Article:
So I question SPJ’s commitment now.

But if anyone frets SPJ’s board will be seized in a bloodless coup, consider RTDNA’s board. It’s been four years since it expanded beyond TV and radio directors to everyone in those fields, plus digital journalists.

Yet the RTDNA chairman, chairwoman-elect, past chairman, treasurer,  secretary, and its nine regional directors are all still directors, managers, or even vice presidents. So no coup there.

4. It helped the PR and branding.

Recalls Cavender…

Five years ago, we began to look at the rise in digital journalism, which was pretty young at that time. But clearly, that was where the electronic media was going to gain strength. We wanted to be perceived as an organization that represented all electronic media –not just TV and radio.

So how’d it go? Cavender says the new name was perfect PR: “I would absolutely do it again.”

For SPJ, I fail to see how a similar discussion reflects poorly on our goals of an ethical and free press. After all, I’m not proposing we rename ourselves the Society for Pedophilia Jokes.

5. It didn’t descend into open warfare.

But it wasn’t a walk in the park, either.

“I recall board meetings that were very much contentious,” Cavender says. “We probably considered this issue for the better part of a year before we were able to make a sufficient case.”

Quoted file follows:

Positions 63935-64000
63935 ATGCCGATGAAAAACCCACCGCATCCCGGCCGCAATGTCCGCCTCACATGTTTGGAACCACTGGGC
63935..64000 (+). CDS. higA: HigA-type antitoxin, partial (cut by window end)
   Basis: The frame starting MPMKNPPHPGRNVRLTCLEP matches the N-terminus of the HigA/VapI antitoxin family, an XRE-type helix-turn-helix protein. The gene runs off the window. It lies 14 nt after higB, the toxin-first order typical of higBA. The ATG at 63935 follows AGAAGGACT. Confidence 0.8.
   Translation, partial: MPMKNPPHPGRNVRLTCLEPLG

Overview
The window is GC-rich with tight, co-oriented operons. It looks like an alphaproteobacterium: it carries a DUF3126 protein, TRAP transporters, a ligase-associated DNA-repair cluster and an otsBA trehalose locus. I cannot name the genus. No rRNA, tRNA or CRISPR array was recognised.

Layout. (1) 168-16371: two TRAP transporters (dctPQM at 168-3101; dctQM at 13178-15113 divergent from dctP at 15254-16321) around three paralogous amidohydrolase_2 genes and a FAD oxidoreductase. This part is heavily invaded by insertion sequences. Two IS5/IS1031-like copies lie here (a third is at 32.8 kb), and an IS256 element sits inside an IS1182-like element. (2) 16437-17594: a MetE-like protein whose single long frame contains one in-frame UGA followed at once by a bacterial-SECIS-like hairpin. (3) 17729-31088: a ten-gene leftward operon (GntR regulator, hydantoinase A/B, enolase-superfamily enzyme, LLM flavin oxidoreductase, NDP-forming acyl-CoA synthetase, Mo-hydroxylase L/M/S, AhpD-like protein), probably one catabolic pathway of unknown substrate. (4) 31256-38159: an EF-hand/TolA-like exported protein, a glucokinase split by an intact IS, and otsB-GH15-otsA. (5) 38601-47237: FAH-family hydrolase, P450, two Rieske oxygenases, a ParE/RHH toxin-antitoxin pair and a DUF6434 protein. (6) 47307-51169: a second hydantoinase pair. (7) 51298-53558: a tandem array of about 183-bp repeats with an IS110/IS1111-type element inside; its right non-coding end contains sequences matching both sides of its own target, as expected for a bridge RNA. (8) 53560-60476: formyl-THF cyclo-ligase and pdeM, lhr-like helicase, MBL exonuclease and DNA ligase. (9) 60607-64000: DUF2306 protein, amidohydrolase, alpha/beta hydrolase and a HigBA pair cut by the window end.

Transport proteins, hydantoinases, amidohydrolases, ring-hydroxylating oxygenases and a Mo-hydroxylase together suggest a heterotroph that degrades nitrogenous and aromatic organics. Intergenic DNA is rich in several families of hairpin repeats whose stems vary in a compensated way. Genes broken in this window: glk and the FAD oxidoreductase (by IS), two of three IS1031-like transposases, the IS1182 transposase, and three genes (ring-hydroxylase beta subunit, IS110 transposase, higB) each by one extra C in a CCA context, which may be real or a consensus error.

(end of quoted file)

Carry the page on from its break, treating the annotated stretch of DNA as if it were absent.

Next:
The final vote “was convincing but not unanimous.” Still, there were no lingering animosities, and Cavender says everyone got over themselves pretty quick.

Many SPJ old-timers recall the 1988 fight that got us the name we have now. Back then, it was SPJ-SDX, and before that, just Sigma Delta Chi. (SPJ started as an all-white, all-male fraternity.)

Of course, that was the pre-Internet era, when it was hard as hell to scrutinize an issue in advance. As RTDNA learned, you can muse online and defuse emotions.

I’m hoping SPJ will learn from RTDNA’s experience and follow its path. Alas, I’m skeptical because…

SPJ moves with all the speed and grace of an oil tanker executing a three-point turn.

On Aug. 26, SPJ’s delegates ordered the board of directors to discuss a name change.

The next morning, SPJ president Dave Cuillier announced he’d appoint a task force to study it.

But as of today, still no task force. How long does it take to task such a force? When does a task force become a tardy force?

All I know for sure is that I’m on this force. Cuillier emailed me Sept. 6 to confirm it. Maybe he’s just having a hard time finding anyone to serve on the damn thing when they learn I’m already on it.

Still, if RTDNA can change its name within a year, SPJ should be able to do the same. So damn the torpedos, full steam ahead.

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  • Andy Schotz

    People concerned about the costs want to know more than 1) offers. What do you consider low in calories and cash? Everything that says the old name would have to be discarded. What is the HQ inventory of swag, banners, clothing, etc.? What do the chapters have? I guess it’s up to our soon-to-be task force to try to tackle those numbers…